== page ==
Thank goodness I have my husband to vent to. We are definitely ‘the other grandparents’. No Pictures of us just her family. She has her parents on a pedestal. I am constantly getting my feelings hurt and constantly biting my tongue. Fortunately, we get to see the grandkids a lot as her parents moved away.

  4. Melinda Blau says:

    Thanks for posting, Other Grandmother. Your comment is perfectly timed, as I am now putting the finishing touches to my next book, “The Baby Whisperer’s Secrets for the Whole Family.” As it happens, I am writing about this very subject.

    First of all, I’m sure you know–and if you don’t, you should: You get the better end of the deal. Would you rather have the honor of your photo on the mantel or the gift of grandkids in your arms? In the end, your grandchildren will decide whom they love. They’ll have separate and different relationships with all four of you! One doesn’t diminish the other.

    And remember, too, it’s the quality of relationship that matters most in a family, so take steps to better your relationship with your DIL. Continue to bite your tongue. Cut her slack, even though she doesn’t do the same for you. It’s understandable to feel slighted and hurt because there are no pictures of you–but have you also tried to put yourself in her shoes? It might help to remind yourself that the photos are reflection of something in her not against you. She’s aware that the kids see more of you than of her parents. Maybe she misses them. Maybe she thinks she owes it to them. Maybe she has issues with them you don’t know about. Maybe the photos give her a sense of leveling the playing field–this way, the children won’t forget them.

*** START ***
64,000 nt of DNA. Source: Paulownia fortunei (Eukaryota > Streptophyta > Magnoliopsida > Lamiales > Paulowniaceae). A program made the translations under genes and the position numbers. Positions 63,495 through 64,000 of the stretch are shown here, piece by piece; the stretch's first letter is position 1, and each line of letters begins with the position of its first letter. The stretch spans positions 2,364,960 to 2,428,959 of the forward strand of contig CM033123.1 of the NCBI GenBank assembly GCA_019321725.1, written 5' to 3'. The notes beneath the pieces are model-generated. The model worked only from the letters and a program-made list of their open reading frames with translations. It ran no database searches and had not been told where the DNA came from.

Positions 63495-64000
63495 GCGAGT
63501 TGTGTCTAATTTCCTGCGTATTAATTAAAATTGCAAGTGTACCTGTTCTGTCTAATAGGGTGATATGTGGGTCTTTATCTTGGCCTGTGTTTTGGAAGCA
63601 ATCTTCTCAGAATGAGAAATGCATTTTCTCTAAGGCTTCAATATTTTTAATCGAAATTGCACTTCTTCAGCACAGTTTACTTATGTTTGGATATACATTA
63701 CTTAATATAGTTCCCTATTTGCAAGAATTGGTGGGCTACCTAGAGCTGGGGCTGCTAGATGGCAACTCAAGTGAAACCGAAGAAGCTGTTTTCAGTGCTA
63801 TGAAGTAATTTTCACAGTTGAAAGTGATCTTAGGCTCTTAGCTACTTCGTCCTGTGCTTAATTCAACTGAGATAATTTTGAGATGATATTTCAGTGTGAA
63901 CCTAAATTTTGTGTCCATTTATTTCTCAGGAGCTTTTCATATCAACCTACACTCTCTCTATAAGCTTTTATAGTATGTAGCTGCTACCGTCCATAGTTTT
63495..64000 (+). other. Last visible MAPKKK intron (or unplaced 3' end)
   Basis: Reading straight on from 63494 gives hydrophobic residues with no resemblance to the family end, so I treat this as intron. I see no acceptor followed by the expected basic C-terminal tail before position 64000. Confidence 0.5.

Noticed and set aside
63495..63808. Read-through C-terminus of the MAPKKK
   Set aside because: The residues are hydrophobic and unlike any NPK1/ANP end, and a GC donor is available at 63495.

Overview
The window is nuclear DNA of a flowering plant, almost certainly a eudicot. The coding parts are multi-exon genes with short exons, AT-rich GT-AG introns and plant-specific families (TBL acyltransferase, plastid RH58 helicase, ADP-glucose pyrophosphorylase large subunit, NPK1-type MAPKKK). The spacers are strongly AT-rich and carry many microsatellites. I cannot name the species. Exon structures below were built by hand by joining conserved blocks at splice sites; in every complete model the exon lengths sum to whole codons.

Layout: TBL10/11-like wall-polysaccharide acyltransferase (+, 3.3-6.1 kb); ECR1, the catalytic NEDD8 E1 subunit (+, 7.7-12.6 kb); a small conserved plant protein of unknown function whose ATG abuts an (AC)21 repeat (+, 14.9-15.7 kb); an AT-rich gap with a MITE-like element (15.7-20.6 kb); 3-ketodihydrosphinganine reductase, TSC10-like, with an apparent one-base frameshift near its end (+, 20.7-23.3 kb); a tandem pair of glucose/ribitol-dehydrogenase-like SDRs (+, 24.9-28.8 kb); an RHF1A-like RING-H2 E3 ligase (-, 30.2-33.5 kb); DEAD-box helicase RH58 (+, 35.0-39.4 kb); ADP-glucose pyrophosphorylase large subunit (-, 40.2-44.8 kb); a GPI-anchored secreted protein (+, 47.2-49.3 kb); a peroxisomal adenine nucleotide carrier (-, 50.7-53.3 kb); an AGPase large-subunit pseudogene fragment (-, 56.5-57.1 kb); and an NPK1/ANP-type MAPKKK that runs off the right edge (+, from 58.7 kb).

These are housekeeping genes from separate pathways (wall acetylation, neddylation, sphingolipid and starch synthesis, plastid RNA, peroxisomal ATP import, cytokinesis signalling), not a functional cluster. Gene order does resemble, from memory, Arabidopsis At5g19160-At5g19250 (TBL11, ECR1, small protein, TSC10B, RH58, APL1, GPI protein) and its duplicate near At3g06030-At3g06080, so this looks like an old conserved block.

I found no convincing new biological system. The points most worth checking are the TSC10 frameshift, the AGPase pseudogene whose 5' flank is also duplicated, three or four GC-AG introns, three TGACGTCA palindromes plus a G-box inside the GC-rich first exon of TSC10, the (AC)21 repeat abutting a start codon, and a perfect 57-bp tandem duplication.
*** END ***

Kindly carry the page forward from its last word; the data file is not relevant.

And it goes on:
If it’s hard for you to see this situation from her perspective, to not take it personally, and to give her the benefit of the doubt, look into your grandchildren’s eyes. Remember that she’s heir mother. They’ll be happier if you get along than if there’s tension in the household whenever you’re there. And, believe me, they feel what’s happening in the space between their grandma and their mother even when you bite your tongue. So, do it for them. Be the role model.

    One of the “gifts” of aging is that we are better at relationships now. We have the perspective and, research confirms, that our minds and bodies are better at dealing with emotions. You might never adore your DIL, but you can probably muster empathy and respect for her, and maybe–just maybe–find some qualities you’ve so far overlooked!

    And here’s one more thing you can do: Next time you’re with the kids, get someone to take pictures. Pick the best one, frame it, and give it to your DIL as a gift. “I wanted you to have this picture of us with the kids, because everyone looks so good.” Say it–but mean it–as a sharing between two people who love those children. And then let go. This is not about being fake with her. It’s not a way of manipulating her or changing the fact that her parents pictures predominate. It’s just a nice gesture that might earn you a bit of real estate on that mantel!